From its issuance in 2003, the Romanian Fiscal Code has included special provisions regarding the taxation of business companies reorganizations. In a nutshell, Article 27 of Law 571/2003 established that the simple fact that a certain business is reorganized through a merger, demerger or acquisition, was not subject of taxation, at both corporate and shareholders level, provided that the operation complied with certain conditions. Fair enough, but the text was so ill written, that it was a constant source of confusion and misinterpretation that made many companies in the past twelve years to abandon otherwise well-thought plans due to the unacceptably high level of fiscal risk.
SO, WHAT WAS WRONG WITH ARTICLE 27 ?
For starters, there were only four classes of operations that were fiscally neutral: mergers in form of amalgamation, demergers, acquisitions of businesses in exchange for shares and acquisitions of companies in exchange for shares. The mergers in form of absorption and the spin-offs (which are by far the most frequently used reorganization methods) were left out completely.
In addition, in case of acquisitions of businesses, the code missed the target completely: acquisitions of businesses in exchange for any shares, not necessarily shares newly issued by the acquiring company, were tax exempt. Unlike in the case of acquisitions of companies where it was explicitly stated that the shares had to be issued by the acquirer. So, if anyone happened to own some completely illiquid shares or shares in a financially condemned company, there was an opportunity to trade them tax free in exchange for a brand new business. And it happened, no doubt about it.
Things did not stop there.
Regarding the demergers, only those in which the shareholders of the original company acquired shares “proportionally” [sic!] in the beneficiary companies were tax exempt. Which raises a simple question: proportionally to what? Yes, I know, the answer should be proportionally to the stakes held in the demerged company, but in Romania this answer is the wrong one for two reasons.
First, unlike in other countries, in Romania unproportional (or asymmetrical) demergers are perfectly legal under the Law of Business Companies. Second, there were no provisions in the code for special cases. What if during the demerger process, one or more discontent shareholders exercise their legal right to withdraw from the company? Or, if due to the arithmetics of the demerger shares simply cannot be issued proportionally? Or, if one ore more shareholders refuse to become shareholders in the beneficiary company but do not want to have their shares repurchased by the demerged company either (which happens especially if the beneficiary company is a LLC)?
Concerning the mergers, they were exempt only if the shareholders of all the merged companies received shares in the beneficiary company. First, it should be noted that this conditions excludes from being tax exempt mergers in which the merged company is fully owned by the absorbing company and those in which the merged company has negative net assets. In both cases, the shareholders of the merged company are not entitled to receive shares issued by the absorbing company, by law. Second and again, Article 27 did not cover special situation such as the case of withdrawing shareholders and for the cases where there are shareholders in the merged companies whose shares value less than one share of the absorbing company.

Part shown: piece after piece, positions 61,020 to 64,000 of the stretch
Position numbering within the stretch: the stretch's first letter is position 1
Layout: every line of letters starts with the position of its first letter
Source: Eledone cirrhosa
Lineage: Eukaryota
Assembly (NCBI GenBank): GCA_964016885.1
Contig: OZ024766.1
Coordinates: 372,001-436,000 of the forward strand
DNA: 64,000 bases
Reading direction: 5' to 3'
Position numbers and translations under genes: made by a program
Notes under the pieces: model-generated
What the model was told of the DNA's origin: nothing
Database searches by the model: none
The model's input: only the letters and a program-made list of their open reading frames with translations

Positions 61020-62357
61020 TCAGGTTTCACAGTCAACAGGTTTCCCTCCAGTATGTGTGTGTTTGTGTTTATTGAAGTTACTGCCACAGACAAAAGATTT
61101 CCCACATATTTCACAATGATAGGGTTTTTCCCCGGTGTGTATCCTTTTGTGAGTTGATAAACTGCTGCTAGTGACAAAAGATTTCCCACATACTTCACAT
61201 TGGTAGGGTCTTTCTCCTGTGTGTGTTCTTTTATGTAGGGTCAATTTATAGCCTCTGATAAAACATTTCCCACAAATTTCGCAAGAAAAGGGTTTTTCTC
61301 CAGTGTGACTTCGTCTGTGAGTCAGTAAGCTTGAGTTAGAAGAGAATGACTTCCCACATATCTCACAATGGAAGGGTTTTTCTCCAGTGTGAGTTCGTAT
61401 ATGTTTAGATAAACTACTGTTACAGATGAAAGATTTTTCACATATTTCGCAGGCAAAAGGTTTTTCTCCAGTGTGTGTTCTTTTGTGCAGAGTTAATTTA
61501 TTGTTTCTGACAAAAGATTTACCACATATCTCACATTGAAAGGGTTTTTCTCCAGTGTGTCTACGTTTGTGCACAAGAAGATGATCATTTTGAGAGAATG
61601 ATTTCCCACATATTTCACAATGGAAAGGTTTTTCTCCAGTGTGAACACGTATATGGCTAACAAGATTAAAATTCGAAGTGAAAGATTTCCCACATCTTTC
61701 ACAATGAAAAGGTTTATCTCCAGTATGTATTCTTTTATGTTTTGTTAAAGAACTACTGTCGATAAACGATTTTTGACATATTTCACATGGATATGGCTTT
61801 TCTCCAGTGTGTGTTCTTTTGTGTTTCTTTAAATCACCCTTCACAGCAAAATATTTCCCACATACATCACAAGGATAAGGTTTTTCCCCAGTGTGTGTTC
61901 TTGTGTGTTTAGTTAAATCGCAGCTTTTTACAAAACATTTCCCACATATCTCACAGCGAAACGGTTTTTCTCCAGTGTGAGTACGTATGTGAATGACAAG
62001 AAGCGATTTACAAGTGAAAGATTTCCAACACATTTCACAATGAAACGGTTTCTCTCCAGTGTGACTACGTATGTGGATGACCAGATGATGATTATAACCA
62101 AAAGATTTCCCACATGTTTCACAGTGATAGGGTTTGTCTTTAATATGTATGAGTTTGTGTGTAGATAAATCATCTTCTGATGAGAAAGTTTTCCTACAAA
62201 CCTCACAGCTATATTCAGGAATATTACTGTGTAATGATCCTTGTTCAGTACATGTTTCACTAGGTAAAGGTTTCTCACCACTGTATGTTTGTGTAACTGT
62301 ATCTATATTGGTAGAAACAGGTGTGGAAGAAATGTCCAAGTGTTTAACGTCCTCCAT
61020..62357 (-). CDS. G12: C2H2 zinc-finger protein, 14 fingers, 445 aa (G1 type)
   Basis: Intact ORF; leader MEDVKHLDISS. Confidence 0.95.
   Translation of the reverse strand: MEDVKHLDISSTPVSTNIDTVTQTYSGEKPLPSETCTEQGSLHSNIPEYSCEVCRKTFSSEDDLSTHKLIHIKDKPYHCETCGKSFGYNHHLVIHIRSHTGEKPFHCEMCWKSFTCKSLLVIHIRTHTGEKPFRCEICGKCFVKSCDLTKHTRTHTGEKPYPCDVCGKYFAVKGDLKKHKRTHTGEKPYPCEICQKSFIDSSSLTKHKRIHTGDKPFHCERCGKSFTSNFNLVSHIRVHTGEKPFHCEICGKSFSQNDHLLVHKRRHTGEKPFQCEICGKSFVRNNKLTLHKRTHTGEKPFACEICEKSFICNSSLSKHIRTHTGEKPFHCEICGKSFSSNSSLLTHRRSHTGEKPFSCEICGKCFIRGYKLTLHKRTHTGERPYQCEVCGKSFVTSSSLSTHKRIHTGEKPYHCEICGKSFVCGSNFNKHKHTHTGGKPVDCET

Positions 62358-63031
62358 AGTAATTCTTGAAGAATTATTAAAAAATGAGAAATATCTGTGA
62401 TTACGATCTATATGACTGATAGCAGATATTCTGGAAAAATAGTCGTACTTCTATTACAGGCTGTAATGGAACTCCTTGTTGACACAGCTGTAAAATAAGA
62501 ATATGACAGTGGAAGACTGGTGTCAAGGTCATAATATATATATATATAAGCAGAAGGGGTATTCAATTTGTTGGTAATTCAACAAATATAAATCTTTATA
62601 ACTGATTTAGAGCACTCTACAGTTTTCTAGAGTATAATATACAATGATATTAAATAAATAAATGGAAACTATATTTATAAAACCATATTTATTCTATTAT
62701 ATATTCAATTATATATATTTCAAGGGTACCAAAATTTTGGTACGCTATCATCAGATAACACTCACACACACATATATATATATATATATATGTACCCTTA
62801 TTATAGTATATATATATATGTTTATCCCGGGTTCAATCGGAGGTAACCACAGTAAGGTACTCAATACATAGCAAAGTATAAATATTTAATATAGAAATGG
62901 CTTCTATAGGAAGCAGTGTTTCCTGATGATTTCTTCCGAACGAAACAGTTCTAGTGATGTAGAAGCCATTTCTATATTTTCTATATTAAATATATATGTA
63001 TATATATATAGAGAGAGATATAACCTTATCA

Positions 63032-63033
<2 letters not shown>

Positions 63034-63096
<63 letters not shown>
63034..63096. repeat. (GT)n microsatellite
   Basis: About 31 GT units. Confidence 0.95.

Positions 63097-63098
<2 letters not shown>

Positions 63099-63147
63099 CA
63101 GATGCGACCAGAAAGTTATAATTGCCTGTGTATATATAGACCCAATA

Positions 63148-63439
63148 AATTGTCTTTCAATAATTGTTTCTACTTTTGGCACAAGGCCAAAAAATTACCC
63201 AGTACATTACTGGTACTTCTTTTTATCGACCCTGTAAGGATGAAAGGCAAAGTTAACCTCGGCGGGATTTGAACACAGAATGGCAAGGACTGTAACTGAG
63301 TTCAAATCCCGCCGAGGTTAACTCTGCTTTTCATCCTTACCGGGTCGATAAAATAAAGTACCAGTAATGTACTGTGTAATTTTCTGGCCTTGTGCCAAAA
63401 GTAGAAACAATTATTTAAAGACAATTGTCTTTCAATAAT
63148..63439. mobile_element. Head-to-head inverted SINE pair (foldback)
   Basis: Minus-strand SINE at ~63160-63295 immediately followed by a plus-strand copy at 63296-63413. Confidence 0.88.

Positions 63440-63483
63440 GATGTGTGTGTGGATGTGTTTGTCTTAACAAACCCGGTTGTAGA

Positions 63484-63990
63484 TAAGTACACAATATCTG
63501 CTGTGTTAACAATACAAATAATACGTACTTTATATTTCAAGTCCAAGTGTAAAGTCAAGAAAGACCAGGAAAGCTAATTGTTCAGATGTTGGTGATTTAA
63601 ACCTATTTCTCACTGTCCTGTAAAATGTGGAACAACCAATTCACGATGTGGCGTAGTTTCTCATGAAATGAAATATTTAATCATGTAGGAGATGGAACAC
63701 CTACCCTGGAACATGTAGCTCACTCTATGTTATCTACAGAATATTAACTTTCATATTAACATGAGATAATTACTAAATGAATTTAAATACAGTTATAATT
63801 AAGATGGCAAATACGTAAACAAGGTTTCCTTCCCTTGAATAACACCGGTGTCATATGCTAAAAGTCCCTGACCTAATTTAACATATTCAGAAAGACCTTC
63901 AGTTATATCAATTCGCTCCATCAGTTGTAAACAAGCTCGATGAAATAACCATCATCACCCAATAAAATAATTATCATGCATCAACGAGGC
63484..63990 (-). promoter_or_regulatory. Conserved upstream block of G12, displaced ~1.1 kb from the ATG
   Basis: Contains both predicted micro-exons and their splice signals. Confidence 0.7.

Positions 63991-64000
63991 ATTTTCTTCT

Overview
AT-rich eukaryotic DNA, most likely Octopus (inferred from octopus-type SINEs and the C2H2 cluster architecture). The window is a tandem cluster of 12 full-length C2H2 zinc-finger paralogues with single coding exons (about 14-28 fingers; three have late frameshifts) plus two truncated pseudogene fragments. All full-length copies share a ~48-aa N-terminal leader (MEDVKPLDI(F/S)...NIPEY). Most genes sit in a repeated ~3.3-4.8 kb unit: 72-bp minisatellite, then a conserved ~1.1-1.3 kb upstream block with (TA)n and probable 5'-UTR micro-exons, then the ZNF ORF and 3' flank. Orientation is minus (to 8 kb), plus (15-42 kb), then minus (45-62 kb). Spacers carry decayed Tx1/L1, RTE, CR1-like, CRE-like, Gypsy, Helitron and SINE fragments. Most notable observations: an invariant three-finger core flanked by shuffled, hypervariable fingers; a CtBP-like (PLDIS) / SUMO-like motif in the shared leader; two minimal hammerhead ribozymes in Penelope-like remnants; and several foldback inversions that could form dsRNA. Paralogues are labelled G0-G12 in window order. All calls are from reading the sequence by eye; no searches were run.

AND WHAT ARE THE IMPROVEMENTS IN THE NEW FISCAL CODE ?
First, both spin-offs and mergers in form of absorption, including the special case of wholly owned merged company, are now included in the list of fiscally neutral reorganizations.
Second, acquisitions of businesses in exchange for shares are tax exempt if the shares are issued by the acquiring company.
Third, by removing the proportionality condition altogether from the definition of demergers, all the above mentioned demerger scenarios are now covered by the code. It is to be noted however, that this is a rather drastic change. It would have been better by far if these situations would have been treated as special cases. Or at least if it would have been provided that the distribution of shares must be such that the proportionality between their market value and their par value would have been preserved throughout the demerger.
Unfortunately, except the case in which the merged company is fully owned by the absorbing company, all the other special cases of merger are still not dealt with explicitly. And while in the case of withdrawing shareholders and in thee case of shareholders not receiving shares due to the low value of their holdings there are other legal provisions that alleviate the problem, the case of merged company with negative net assets value is still not covered.
But to paraphrase the last line from ”Some Like It Hot”, nothing is perfect!